Early Mario games were much more punishing than most modern titles. Mario, who would die instantly from any damage, was given a number of lives that he could expend without being set back too far. Once those lives were used up, however, the entire game restarted from level one.
Expending all of Mario's lives triggers an event referred to as a fail-state: The point where the player has officially failed at their given task and must start over.
Modern day games are quite different from retro platformers. Super Meat Boy has infinite lives—if put in the context of Mario's design—and therefor Meat Boy's only fail-state is death, and the only set back is to the beginning of the current stage.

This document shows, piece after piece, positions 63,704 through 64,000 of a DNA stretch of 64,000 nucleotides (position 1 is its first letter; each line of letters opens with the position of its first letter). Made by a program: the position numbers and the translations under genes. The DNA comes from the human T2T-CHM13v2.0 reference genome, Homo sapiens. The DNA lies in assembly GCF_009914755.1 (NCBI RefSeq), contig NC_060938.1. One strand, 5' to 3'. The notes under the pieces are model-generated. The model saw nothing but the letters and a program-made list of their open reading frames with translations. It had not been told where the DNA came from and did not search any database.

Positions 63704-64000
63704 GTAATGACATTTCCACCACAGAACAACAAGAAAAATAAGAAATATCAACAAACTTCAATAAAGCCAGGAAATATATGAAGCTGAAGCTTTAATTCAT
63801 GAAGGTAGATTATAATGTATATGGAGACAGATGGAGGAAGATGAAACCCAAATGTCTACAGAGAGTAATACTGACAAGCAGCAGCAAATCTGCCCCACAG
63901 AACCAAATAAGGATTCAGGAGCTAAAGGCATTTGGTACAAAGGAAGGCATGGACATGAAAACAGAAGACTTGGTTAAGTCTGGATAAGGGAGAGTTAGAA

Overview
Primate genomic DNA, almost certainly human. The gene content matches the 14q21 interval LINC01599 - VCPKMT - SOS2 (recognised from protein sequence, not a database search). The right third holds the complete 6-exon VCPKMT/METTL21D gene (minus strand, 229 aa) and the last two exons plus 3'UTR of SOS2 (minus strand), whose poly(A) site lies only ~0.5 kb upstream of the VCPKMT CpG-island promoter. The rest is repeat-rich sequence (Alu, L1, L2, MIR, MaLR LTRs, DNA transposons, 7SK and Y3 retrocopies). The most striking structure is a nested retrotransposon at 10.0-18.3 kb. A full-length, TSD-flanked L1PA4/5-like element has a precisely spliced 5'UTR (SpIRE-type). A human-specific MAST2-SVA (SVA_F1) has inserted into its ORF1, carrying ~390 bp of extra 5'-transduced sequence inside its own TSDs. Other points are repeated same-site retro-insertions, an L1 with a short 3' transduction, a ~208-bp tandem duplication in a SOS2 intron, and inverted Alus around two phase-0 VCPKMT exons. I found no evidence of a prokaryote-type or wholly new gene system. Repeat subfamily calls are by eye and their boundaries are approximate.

It's often very difficult to find a game without a fail-state that still manages to challenge the player. We can, however, invent one. Imagine a version of duck hunt that will spawn ducks forever, and ends when the player manages to shoot thirty ducks in a row without missing. When the player takes out a duck, a counter ticks up, but when the player misses, the counter resets. This game has no fail state, but only because there would be no point in rolling the game back. In a since, resetting the counter is as much a fail state as respawning in Super Meat Boy. The only true way to completely remove any simbalince of a fail state is to never reset the counter, but, at that point, the player has virtually no reason to exert themselves. They will, eventually, take out thirty ducks, no matter how lazily they try.